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When I go into the kitchen I like to bring my passion for traveling with me, that's one of the main reasons I like to experiment with cuisine from all over the world, try different flavours and find comforting meals from every corner of the world. In that pursuit I stumbled upon Fatteh, not a world wide known Middle Eastern dish but very popular in that region.
Fatteh is a very easy to make breakfast or brunch recipe that is also prepared when family and friends get together in the evening, if there's a specific celebration happening or just any special occasion where food is required.
There are many different ways to prepare Fatteh; in the Middle East, different countries, different regions have their own unique way to make it, and what you find on your plate will mostly depend on what's easily available.
I've seen very simple and basic recipes and others where many different crazy ingredients are thrown in the same bowl. Some of the things I would like to experiment with are eggplants, spinach and carrots, I am sure this ingredients add a ton of flavour but in this occasion I am sharing with you one of the simplest versions which only requires a few minutes to put together.
The rumor has it that this recipe came about from the need to find a good use for stale old bread and not have it go to waste. In the traditional ways, the harden old bread is crumbled, and served under the rest of the ingredient. This is where the name Fatteh comes from which literally means crumbs in Arabic.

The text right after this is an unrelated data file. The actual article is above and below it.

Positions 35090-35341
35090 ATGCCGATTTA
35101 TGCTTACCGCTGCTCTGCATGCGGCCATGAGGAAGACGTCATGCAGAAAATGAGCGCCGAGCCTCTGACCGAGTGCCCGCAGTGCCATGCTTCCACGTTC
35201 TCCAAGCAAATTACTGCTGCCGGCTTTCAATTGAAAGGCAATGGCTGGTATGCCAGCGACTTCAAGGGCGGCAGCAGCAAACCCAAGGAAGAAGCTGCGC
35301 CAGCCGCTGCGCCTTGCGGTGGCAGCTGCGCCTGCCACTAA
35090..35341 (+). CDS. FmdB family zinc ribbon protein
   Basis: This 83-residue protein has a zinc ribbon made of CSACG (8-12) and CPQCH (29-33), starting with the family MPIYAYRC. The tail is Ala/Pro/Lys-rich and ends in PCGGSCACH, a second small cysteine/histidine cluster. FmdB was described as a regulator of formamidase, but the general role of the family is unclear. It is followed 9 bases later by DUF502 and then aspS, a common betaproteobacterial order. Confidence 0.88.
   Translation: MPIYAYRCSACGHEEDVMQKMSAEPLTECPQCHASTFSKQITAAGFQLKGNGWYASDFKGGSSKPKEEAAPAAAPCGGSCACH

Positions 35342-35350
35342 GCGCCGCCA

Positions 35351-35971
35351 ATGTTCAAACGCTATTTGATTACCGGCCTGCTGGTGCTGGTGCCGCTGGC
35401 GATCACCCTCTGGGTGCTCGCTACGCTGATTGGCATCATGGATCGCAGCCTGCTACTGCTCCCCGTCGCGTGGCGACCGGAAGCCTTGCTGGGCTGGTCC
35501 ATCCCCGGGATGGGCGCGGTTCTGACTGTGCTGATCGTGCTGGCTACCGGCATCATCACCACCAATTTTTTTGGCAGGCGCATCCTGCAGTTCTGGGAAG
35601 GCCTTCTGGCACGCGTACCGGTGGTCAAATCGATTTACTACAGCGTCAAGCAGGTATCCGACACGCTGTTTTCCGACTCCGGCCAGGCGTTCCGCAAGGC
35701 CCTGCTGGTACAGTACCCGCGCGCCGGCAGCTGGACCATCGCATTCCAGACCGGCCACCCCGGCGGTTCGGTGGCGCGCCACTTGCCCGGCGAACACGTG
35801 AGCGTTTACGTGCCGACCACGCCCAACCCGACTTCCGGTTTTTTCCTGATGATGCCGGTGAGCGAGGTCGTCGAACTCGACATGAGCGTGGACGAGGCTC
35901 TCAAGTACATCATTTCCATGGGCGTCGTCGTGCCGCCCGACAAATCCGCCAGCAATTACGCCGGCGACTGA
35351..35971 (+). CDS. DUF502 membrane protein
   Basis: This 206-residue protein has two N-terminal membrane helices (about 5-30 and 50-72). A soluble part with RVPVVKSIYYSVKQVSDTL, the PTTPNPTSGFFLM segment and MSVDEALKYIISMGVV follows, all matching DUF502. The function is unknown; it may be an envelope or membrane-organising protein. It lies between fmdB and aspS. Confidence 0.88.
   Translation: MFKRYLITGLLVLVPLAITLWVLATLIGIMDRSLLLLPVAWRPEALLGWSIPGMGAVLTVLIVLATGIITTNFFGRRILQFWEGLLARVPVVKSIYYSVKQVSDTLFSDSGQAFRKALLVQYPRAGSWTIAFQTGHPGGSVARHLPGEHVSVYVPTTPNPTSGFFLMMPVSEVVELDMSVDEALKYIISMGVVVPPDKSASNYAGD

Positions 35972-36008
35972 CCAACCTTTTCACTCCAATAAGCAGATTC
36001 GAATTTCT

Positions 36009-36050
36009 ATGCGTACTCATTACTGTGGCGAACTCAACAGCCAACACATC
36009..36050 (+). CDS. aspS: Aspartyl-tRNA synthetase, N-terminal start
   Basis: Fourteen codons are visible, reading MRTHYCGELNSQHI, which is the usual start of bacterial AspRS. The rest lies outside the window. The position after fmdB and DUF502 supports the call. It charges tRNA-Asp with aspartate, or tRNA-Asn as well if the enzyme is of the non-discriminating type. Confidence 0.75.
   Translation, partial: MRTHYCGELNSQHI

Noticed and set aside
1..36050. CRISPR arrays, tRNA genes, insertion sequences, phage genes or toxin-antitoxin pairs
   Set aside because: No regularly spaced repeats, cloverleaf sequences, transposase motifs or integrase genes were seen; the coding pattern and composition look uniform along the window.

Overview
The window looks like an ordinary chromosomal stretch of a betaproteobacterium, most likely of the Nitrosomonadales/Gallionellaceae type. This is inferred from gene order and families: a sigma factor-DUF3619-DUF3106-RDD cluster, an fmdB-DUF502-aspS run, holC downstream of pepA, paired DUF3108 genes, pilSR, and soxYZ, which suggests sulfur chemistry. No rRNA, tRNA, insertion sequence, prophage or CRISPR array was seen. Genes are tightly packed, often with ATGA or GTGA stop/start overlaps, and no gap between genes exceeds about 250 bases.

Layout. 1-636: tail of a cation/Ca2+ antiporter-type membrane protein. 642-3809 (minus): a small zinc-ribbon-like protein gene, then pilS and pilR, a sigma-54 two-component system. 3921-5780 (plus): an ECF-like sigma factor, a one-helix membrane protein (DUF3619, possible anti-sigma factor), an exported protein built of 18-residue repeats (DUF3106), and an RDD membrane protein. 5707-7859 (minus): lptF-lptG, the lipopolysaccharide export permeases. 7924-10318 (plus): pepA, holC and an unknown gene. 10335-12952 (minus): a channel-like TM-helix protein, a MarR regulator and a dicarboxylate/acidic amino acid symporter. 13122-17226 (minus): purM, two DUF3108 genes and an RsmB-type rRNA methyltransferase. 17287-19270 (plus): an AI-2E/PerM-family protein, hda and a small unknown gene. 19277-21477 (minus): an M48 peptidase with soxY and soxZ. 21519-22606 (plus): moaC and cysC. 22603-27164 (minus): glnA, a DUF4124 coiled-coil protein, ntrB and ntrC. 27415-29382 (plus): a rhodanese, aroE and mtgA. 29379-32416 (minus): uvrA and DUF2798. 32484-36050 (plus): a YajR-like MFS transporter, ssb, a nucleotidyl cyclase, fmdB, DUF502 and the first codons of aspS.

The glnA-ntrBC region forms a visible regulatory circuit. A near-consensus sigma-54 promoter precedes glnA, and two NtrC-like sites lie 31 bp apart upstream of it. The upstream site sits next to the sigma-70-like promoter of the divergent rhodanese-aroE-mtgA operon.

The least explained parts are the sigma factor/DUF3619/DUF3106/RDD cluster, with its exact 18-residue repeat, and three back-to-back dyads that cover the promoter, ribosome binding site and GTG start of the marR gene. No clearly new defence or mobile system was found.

The most common type of bread used for this recipe is of course our old time favourite Middle Eastern/Mediterranean bread, pita! At home pita bread doesn't last long enough to have it go stale, for that reason I skip the crumbled bread and serve my creation with fresh pitas, either at the bottom of the bowl or on the side. You can give both options a try and decide what you like best.
Being from a region in the world where you don't really get a break from the scorching heat, Fatteh is a great option for when you are dealing with that kind of weather. We are using mint to infuse the sauce that is made with soy yogurt as a base, this sauce gives subtle undertones of mint to the whole dish that making it quite refreshing.
This recipe is a great way to explore some of the beautiful flavours the Middle Eastern cuisine has to offer; it's made from simple ingredients but by adding a few spices we are completely changing the game and getting transported to the other side of the world.
As the tradition suggests, Fatteh is meant to be served and enjoyed straight away, while the aromas of all the spices you just cooked are still escaping from the kitchen and the pita bread is coming out of the oven.
For the chickpeas
For the seasoning
For the yogurt sauce
For the pita
For the topping
|Amount Per Serving|
|Calories 475||From Fat 160|
|% Daily Value*|
|Total Fat 18g||27.38%|
|Saturated Fat 2g||10.62%|
|Trans Fat 0g|
|Total Carbohydrate 65g||21.77%|
|Dietry Fiber 14g||56.9%|
|Vitamin A 987.18IU||19.74%|
|Vitamin B-12 0µg||0%|
|Vitamin B-6 0.34mg||16.82%|
|Vitamin C 19.28mg||32.13%|
|Vitamin D 44.17IU||11.04%|
|Vitamin E 1.86mg||6.19%|
|Vitamin K1 (phylloquinone) 28.71µg||35.89%|
|Pantothenic acid 0.4mg||3.98%|
* Percent Daily Values are based on a 2,000 calorie diet. Your daily values may be higher or lower depending on your calorie needs.
Calories per gram:
Fat 9 • Carbohydrate 4 • Protein 4
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